By Mark McNaught
In addition to enshrining rights and political values, a principle purpose of a written constitution is to establish fundamental rules of governance and parliamentary procedure.
If well designed, a constitution can provide for a fair, equitable process for adopting laws which allows the majority to function while respecting the rights of the minority. If badly designed, and/or the constitution is weakly respected, majorities can run roughshod over the minority, or there can be gridlock and paralysis in a bitterly divided government.
Amending a constitution should rightly be difficult, especially when it concerns fundamental rights and democratic institutions. However, there are occasions when constitutionally prescribed parliamentary procedure, or lack thereof, and the utter institutional incapacity to remedy the rules, can cause deep governmental dysfunction.
Two examples of this dysfunction in the US are the ‘filibuster’, a Senate manoeuvre in which 40 of 100 Senators can block any bill or confirmation, and ‘holds’ which allow Senators to anonymously block bills or appointments for no reason given. These manoeuvres are obviously undemocratic, and are not found in the constitution.
However, the constitution does give the Senate the power to make its own rules, which can only be changed with a 2/3 majority, which could themselves be filibustered. These mechanisms remain and are abused on an alarmingly frequent basis to thwart bills which enjoy majority support. A minority frequently defies the will of the majority. Paralysis ensues.
In the Westminster Parliament, we also observe dysfunction that could be overcome with a decent written constitution, if the UK ever sees fit to adopt one. The recent failure of Lords reform serves as an instructive example.
According to press reports, there was support in all three parties, in addition to broad popular support for making the Lords a mostly elected body. However, again if the press are to be believed, one small rump group of Tories was able to prevent the bill from even being seriously considered and debated by the Commons.
In retaliation, the Lib-Dems in the coalition, for whom Lords reform is a high priority, were no longer willing to support the constituency boundary changes desired by the Tories that would have purportedly helped them gain more seats in the next election. Again, a minority is able to obstruct the potential will of a majority. Politics can be better than that.
This is not to suggest that party politics should not play a fundamental role in the political system. However, the playing field and rules must be judiciously constructed to assure optimal fairness, a democratic character, and the smoothest operation possible. Mechanisms can be adopted which put democratic fairness above petty majority-obstructing manoeuvres, allowing the majority to prevail whatever be the mix of political parties supporting a bill.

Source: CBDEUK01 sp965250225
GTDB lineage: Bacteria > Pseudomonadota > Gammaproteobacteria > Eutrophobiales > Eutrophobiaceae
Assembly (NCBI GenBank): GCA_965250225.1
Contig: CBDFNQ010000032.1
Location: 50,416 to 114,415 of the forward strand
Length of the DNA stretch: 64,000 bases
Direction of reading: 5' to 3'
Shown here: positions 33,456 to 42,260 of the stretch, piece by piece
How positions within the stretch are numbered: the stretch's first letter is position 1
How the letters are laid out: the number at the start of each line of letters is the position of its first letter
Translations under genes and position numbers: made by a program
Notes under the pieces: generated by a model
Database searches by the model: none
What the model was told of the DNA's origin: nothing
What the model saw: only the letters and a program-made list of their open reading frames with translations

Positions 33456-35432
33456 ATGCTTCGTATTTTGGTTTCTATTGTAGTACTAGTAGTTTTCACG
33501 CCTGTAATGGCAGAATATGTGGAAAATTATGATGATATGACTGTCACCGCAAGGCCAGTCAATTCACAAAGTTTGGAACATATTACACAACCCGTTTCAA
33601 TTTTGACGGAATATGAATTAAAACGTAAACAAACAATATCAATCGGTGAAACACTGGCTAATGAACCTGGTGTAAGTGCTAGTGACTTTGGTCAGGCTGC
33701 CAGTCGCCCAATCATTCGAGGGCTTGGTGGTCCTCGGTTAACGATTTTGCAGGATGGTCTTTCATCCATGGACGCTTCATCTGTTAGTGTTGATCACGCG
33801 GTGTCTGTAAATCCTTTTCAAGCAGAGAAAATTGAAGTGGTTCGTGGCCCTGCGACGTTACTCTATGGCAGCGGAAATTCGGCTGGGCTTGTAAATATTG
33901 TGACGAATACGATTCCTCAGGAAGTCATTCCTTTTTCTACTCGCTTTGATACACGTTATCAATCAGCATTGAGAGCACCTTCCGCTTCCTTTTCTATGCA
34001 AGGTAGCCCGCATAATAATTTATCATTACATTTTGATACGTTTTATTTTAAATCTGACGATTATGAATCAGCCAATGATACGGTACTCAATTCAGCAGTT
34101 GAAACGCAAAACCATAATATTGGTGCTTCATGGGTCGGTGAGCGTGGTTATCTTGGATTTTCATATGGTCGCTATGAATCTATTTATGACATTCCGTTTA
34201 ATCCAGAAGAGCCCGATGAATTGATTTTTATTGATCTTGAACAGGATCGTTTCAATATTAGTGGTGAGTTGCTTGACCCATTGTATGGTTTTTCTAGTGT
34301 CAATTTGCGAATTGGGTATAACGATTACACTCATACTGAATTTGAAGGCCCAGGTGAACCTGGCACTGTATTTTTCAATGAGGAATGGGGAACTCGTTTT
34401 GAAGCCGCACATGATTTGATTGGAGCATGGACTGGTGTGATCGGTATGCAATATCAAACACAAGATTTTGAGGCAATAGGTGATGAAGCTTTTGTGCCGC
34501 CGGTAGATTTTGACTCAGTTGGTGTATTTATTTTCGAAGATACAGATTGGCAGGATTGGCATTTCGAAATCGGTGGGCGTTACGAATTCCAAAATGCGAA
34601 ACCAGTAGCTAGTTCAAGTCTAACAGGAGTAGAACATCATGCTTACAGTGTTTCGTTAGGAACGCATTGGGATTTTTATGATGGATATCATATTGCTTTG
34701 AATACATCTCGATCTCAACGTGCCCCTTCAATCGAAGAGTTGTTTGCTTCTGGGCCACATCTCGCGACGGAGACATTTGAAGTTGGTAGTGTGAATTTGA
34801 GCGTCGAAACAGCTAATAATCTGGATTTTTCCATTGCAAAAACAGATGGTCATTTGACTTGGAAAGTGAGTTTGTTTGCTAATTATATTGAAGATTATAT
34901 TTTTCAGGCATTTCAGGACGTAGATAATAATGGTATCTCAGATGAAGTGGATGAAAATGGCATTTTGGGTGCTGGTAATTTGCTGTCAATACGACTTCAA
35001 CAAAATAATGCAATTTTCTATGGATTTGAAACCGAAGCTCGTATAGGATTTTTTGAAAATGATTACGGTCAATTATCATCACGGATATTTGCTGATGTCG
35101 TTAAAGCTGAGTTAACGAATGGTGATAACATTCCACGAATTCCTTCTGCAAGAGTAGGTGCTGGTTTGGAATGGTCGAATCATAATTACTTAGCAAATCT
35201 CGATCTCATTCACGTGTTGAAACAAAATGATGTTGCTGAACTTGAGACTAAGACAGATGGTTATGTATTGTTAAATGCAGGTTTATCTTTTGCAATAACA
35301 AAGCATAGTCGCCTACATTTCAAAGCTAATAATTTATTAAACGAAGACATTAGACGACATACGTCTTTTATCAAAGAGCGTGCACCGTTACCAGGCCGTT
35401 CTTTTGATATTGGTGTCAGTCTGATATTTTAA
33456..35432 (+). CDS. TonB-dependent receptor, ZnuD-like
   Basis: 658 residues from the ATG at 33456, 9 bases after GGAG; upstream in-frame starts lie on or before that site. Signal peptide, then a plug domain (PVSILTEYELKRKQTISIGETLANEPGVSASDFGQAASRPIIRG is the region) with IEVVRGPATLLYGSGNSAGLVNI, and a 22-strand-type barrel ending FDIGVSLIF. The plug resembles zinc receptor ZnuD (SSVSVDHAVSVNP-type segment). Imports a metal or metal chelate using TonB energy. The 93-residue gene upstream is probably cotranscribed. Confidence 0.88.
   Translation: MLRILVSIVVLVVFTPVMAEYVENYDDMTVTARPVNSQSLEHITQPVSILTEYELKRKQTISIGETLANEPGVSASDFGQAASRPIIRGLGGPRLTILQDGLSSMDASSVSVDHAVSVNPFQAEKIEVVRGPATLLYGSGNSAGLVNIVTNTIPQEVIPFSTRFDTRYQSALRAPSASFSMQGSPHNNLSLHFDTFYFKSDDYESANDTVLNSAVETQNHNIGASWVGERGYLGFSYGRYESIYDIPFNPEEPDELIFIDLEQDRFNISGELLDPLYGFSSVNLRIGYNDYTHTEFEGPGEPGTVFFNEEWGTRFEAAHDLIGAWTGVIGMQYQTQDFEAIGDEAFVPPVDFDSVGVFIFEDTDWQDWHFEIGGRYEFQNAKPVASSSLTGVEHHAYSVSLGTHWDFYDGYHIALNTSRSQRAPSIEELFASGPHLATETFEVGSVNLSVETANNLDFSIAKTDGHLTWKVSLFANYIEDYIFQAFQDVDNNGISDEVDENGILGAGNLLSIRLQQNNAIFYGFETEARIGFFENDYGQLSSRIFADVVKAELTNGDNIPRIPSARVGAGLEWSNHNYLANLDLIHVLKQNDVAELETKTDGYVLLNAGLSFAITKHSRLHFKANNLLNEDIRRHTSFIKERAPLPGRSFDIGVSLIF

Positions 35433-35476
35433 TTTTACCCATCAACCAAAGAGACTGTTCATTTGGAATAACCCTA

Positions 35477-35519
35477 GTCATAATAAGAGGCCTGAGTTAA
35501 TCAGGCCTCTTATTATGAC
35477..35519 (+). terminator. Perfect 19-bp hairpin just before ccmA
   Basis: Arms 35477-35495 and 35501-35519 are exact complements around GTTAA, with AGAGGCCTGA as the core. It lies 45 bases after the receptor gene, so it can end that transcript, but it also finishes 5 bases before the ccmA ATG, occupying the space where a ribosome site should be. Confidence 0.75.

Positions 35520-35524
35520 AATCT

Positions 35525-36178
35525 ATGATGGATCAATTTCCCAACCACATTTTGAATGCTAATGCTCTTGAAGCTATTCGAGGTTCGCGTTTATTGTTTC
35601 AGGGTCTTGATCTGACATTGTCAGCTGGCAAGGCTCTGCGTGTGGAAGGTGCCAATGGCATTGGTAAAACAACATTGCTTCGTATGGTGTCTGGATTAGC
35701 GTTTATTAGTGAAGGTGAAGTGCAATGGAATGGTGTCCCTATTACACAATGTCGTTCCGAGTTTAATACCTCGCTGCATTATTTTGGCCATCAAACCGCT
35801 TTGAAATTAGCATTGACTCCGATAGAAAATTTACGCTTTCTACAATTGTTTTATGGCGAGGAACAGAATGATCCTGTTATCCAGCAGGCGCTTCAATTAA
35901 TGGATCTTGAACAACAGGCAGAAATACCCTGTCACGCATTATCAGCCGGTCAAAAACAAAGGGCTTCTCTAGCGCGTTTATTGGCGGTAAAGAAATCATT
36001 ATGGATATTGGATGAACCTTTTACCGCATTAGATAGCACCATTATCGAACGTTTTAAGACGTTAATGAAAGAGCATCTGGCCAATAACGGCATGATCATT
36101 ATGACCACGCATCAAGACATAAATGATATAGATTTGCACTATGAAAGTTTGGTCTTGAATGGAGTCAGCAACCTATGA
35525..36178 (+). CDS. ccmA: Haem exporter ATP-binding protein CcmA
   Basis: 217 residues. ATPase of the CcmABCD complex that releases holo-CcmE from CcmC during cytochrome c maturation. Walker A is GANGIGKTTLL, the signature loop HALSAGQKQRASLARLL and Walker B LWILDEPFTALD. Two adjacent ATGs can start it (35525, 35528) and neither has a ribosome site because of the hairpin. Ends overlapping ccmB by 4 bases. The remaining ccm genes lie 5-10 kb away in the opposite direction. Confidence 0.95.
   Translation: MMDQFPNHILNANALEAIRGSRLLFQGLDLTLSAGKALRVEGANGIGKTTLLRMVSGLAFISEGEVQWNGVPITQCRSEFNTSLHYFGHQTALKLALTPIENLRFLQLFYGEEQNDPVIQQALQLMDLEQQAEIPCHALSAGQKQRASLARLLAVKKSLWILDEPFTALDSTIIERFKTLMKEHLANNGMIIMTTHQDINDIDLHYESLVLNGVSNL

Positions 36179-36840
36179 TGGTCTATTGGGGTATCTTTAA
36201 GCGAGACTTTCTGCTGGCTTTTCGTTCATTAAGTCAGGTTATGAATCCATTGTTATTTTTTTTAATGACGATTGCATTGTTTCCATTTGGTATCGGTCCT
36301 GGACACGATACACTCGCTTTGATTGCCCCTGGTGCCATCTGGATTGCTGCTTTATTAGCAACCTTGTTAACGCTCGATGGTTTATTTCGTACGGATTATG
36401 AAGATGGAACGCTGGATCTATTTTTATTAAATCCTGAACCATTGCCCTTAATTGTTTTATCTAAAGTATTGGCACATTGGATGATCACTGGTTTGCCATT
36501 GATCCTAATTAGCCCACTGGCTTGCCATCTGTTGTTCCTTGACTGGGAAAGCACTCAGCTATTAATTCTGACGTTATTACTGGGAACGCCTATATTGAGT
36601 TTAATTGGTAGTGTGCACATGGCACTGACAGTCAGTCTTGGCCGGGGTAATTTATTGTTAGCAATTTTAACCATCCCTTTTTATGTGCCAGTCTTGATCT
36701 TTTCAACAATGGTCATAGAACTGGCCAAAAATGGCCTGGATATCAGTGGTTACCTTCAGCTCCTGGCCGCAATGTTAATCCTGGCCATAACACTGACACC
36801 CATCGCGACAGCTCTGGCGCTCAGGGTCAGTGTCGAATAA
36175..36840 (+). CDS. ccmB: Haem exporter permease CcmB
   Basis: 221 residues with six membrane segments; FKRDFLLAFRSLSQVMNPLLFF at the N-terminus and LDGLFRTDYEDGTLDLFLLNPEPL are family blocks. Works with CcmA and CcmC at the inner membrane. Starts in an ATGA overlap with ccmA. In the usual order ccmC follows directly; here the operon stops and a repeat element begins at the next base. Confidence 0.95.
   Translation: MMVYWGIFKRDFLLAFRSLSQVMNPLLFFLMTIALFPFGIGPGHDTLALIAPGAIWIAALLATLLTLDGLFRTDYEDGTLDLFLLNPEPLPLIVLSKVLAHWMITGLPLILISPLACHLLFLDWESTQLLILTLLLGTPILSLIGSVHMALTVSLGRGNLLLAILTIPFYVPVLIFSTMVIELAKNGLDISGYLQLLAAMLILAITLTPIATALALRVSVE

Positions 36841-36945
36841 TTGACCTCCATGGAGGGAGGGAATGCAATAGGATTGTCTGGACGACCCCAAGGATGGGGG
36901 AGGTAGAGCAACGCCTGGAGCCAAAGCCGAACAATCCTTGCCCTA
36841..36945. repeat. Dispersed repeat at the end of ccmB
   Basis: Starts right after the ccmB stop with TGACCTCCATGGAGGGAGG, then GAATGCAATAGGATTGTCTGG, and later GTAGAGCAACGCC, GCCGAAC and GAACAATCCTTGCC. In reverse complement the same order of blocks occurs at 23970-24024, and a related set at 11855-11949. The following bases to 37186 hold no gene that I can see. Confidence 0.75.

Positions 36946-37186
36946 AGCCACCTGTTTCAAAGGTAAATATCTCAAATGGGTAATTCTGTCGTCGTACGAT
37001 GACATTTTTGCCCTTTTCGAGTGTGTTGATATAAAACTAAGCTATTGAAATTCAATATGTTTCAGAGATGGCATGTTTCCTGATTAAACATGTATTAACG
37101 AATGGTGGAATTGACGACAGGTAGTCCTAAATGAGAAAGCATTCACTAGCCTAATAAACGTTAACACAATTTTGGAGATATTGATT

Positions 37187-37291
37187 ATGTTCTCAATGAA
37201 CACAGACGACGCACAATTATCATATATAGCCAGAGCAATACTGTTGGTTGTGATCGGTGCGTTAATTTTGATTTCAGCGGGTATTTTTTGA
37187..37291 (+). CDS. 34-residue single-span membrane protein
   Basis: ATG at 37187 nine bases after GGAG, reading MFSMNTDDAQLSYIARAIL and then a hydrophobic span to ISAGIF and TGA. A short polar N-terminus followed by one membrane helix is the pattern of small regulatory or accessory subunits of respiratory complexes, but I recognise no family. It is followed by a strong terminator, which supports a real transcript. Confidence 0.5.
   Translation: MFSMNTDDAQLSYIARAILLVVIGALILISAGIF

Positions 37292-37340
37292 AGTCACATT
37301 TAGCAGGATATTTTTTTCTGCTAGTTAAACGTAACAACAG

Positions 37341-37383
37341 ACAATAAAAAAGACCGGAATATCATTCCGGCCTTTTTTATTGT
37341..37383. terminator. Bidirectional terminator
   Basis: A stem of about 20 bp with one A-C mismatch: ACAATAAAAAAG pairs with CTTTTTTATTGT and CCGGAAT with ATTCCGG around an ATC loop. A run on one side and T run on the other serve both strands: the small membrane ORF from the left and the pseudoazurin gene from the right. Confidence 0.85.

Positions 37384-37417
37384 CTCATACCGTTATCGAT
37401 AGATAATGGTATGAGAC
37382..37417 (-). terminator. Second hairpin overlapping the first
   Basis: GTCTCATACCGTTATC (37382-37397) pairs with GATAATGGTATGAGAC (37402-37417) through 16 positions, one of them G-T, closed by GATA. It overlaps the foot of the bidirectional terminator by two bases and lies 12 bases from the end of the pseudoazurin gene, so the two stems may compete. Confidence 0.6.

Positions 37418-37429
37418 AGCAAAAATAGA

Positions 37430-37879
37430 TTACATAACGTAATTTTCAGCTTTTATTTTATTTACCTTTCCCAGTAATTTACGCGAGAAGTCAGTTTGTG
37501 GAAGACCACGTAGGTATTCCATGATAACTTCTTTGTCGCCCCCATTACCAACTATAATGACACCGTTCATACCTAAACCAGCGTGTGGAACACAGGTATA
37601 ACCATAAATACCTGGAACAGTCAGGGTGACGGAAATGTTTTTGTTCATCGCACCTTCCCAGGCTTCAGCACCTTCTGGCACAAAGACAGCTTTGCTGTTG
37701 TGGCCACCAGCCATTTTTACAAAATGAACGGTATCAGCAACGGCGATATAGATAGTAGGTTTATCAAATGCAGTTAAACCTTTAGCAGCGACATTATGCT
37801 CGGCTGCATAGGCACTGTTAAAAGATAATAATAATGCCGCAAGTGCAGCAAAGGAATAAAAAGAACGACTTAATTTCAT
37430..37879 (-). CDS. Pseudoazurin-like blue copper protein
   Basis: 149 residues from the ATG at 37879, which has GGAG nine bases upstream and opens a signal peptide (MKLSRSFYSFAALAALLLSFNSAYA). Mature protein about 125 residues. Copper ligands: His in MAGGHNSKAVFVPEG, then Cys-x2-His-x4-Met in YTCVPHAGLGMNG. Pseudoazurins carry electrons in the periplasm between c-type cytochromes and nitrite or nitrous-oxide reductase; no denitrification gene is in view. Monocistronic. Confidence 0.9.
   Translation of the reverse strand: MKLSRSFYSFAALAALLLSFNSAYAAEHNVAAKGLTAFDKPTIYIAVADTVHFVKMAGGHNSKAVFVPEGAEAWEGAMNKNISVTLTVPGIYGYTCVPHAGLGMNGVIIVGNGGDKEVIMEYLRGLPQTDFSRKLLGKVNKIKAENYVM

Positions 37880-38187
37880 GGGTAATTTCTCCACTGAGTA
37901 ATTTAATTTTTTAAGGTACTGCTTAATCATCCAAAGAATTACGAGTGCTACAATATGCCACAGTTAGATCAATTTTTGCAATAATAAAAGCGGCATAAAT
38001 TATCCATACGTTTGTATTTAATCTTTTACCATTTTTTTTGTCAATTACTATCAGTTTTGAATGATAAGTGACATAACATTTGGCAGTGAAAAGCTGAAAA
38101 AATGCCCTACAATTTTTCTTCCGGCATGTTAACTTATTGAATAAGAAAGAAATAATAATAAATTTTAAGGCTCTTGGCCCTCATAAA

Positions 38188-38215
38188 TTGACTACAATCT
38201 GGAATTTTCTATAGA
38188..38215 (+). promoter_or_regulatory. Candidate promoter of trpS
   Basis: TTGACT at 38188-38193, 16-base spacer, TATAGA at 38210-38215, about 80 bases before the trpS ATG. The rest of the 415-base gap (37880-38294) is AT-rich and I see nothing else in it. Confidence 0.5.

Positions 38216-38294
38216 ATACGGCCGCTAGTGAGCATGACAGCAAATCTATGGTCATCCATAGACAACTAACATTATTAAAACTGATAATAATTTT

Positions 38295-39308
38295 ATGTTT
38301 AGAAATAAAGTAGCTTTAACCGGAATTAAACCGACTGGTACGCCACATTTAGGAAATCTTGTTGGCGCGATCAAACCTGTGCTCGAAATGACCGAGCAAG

One way to help achieve this is for constitutional parliamentary procedure to ‘tweakable’ when it clearly impedes these aims.
Under a written Scottish constitution, there could be articles which could be more easily amended than others, which would allow for fine-tuning of the constitution without undermining its fundamental democratic character. The articles dealing with fundamental rights and democratic institutions could be very difficult to amend, say with a 3/4 majority vote in Parliament and ratification in a popular referendum.
These would serve as the solid constitutional backbone of a democratic independent Scotland. Articles dealing with parliamentary procedure which could be fine-tuned more easily.
An independent non-partisan commission could be established to propose procedural amendments if bugs appear in the parliamentary operating system, to be ratified by popular referendum. Changes in parliamentary procedure could be made exclusively to improve the fairness and efficacy of the system, not to benefit one party over another.
Parliament would play no role in these types of amendment. This could help keep political influence out of the political procedure, so that the system is always perceived as fair and equitable for all, thus bestowing legitimacy and gaining the trust of the citizens.
Obviously, these ideas would need to be much more thoroughly thought out, debated, and developed. However, as I have emphasized in previous columns, independence really is an opportunity to start anew. Scottish politics, if the system is well designed, could be more ballet than blood sport. Why not? It is possible if Scots will it.
Mark McNaught is a member of the Constitutional Commission, and Associate Professor of US civilisation at the University of Rennes 2 France, and teaches US constitutional law at Sciences-Po Paris.